Tag: rules

How is a narcissist exposed in a court of law?

You’re not asking the best question. 

First, understand that many divorcing people see their spouses as “narcissistic” because at the time of divorce they tend to see the worst in everything about their spouses. Little personality quirks and foibles of a spouse are magnified in the eyes of the other spouse to help the other spouse feel better about themselves and their arguments for divorce. So before you set out to “expose” your spouse as a narcissist, be sure that it’s true.  

Second, there are varying degrees of narcissism. Someone who is self-absorbed, egomaniacal, and manipulative may be irritating to live and work with, but that alone isn’t a sufficient basis to entitle a spouse to more or less alimony or child custody or parent-time, for example. The condition alone is not a sufficient reason alone to deny a parent custody or parent-time. If a parent has a flaw or handicap, it’s not the handicap that’s inherently the problem, the problem is whether that flaw or handicap has done you or the marital estate real damage, whether the flaw or handicap renders a parent unfit to exercise care and custody of the children. It’s not the narcissistic personality disorder (NPD) itself that is a problem, it’s whether the NPD sufferer is behaving in a way that causes legally recognized and punishable harm to the spouse and/or children.  


The court doesn’t know (or usually care) what it means when you subjectively say, “My spouse is a narcissist.” But the court can understand and respond to objective, independently verifiable facts, i.e., here is the proof that my spouse: 

  • gambles away the rent money;  
  • beats the kids and me; 
  • gets drunk and passes out while the kids play in the traffic;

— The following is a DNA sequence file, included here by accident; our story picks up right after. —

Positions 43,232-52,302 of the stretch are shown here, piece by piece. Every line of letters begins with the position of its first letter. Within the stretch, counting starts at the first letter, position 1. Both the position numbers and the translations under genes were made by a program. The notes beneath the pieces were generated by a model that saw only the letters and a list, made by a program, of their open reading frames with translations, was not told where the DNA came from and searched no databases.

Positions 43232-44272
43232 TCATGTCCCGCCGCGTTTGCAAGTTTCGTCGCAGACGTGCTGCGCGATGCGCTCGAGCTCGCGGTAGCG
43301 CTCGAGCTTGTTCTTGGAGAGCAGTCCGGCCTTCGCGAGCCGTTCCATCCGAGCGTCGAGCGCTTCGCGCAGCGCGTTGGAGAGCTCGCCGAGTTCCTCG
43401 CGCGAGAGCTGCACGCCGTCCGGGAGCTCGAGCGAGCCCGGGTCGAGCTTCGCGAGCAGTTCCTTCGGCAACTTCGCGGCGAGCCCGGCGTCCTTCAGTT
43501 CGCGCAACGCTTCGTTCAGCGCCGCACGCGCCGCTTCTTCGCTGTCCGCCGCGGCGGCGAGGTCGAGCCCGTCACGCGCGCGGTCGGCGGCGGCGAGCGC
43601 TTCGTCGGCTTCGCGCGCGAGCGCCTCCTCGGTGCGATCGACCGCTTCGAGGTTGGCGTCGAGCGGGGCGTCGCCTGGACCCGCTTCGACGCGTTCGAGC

• lies to get away with: 
    • breaking the law; 
    • physically injuring others; 
    • avoiding accountability and responsibility; and 
    • taking advantage of others  

If your spouse is so narcissistic that he or she is doing you or the kids real harm or putting you or the kids at risk of serious harm, then you must show the court, based upon independently verifiable proof (not just your word over that of your spouse) that the other spouse/parent has done wrong, is in the process of doing wrong, attempting to do wrong, or poses a serious danger of doing harm. Only when you can show the wrong first may the cause the why or how matter. With all that stated, I concede that some judges have an uncanny ability to see the worst in people, and to be duped. You would think they’d be especially attuned and on the lookout for the liars and con-men (and women), but that often not the case. Don’t let the court be charmed and taken in by lies, brown nosing, and alarmism either. Don’t let the court play favorites or come to hasty and biased conclusions. Call out the court if and when it puts subjective feelings over objective facts (or the lack thereof). 

Utah Family Law, LC | | 801-466-9277  

Tags: , , , , , , , ,

Do I have to respond to discovery questions in a divorce?

Do I have to respond to discovery questions in a divorce?